Tuesday, 13 June 2006

Split Enz gig [11th June 2006 @ Rod Laver Arena]

Kiwi legends Split Enz formed in 1972, had a cult following in the 70's, a bit more success in the 80's, and broke up in 1985. Neil Finn (who joined the band at the time of their 1977 album Dizrythmia) and Paul Hester (who played on the last Split Enz album See 'ya round) formed Crowded House with Nick Seymour, and the rest is history. Split Enz have had various re-formations since their "official" breakup (notably for the Enzso album and its inevitable sequel in the late 90's), but this was the first time they had really toured as a unit since their heyday. Although, for a band that has had so many lineup changes over the years, using the word unit is a bit ambiguous.

The particular Enz incarnation who were touring this year were the True Colours lineup from 1980, which was their most commercially successful album: it spawned their biggest hit I got you which gave them a bit of international success. This lineup was made up of Tim Finn (guitar, keyboards, vocals), Neil Finn (guitar, piano, vocals), Noel Crombie (percussion), Malcolm Green (drums), Nigel Griggs (bass) and Eddie Rayner (keyboards).

The gig was at Rod Laver Arena, a huge stadium in Melbourne which is suited more for sporting events than intimate musical gigs. So while the gig definitely lacked intimacy (especially in contrast to the Belle & Sebastian gig the night before), they made up for it by putting on a spectacular show.

Opening with the new-wave hit Shark attack (from True colours), they played an exciting setlist which covered most of their hits, with a few rarities thrown in to satisfy the dedicated fans. The biggest surprise of the night was an epic performance of Jamboree, the closing song from their Dizrythmia. Tim Finn introduced the song as one "written by Phil Judd", who was a core member and songwriter of the earlier Enz lineup before he left after their second album; also prompting the band to abandon a lot of the art-rock sound that Judd brought to the group and opt for a more pop/new wave sound.

One of the gig highlights for me was their performance of Matinee idyll. It started out being a fairly true-to-the-original version, before Tim asked Eddie Rayner poetically "won't you please, play the bridge on the ivories?" and then left the stage. For the next few minutes, Eddie played those ivories like a man possessed, before cult favourite percussionist Noel Crombie took centre stage to play the spoon solo from The woman who loves you, the superb epic closing cut from their 2nd album Second thoughts. It was a truly memorable gig moment, and a real crowd-pleaser.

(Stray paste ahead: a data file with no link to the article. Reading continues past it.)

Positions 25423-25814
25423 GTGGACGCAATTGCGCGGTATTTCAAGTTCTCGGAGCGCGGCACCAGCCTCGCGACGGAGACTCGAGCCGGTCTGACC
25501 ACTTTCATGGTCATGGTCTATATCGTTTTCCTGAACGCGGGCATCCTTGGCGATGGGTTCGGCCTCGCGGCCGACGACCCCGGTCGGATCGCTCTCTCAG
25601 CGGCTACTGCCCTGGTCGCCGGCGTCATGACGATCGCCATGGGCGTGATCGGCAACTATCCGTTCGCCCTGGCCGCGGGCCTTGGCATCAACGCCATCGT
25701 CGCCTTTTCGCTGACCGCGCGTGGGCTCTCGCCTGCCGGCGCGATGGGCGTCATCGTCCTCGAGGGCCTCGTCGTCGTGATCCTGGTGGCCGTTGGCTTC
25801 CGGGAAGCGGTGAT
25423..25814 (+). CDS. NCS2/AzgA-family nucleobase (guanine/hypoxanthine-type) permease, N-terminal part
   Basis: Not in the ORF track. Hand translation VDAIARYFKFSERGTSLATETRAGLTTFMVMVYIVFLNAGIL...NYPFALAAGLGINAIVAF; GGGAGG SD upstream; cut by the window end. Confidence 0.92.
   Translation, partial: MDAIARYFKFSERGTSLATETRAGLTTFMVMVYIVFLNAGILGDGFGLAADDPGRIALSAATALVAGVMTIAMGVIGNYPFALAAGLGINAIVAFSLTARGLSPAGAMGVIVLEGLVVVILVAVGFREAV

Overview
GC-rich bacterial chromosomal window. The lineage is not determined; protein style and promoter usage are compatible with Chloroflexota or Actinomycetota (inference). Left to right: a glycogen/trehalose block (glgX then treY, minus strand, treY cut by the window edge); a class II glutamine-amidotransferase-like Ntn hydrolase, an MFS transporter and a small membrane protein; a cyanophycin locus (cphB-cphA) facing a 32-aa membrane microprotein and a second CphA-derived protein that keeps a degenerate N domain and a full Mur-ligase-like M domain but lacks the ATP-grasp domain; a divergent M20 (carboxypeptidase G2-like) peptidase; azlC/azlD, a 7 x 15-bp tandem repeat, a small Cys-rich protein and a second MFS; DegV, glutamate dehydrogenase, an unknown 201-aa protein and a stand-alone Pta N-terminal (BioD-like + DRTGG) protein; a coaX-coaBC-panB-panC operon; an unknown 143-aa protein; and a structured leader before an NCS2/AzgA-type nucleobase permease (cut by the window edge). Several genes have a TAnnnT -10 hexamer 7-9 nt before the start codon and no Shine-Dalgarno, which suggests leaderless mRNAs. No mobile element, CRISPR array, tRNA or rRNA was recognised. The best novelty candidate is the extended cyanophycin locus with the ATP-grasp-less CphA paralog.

Other highlights included a great version of Pioneer / Six months in a leaky boat, and a rockier version of early single Bold as brass, preluded by a bizarre skit where a member of the audience was spanked on the bottom with a towel. They closed with a solid performance of their 1981 Corroboree hit History never repeats (one of their signature songs) before bowing to the applause of 12,000 fans who still wanted more. I'm guessing many of the more obsessive fans will be there again on Monday night, where the band will hopefully show that history does indeed repeat*.

A class act all around.


Here's a very poor quality video from the gig. Probably not worth the download ;-)

Split Enz - I Got You [Link Removed]

And here's some choice Split Enz cuts. My Mistake is one of their more popular (early) songs sung by Tim Finn, The Devil You Know is a later-period Neil Finn song (not unlike Crowded House in sound) and The woman who loves you is a very early and experimental Tim Finn song to give you a feel for their artier sound. And it has a kickass spoon solo from Noel Crombie!

Split Enz - My Mistake [Link Removed]
Split Enz - The Devil You Know [Link Removed]
Split Enz - The Woman Who Loves You [Link Removed]

All download links will stay up for a week.

*I'm aware that The Age used a similar "history repeats" pun in the closing line of their recent review. I'd just like to make it clear that this review was in draft status long before I even read that Age review, so I wasn't ripping them off.

UPDATE: Song links removed.

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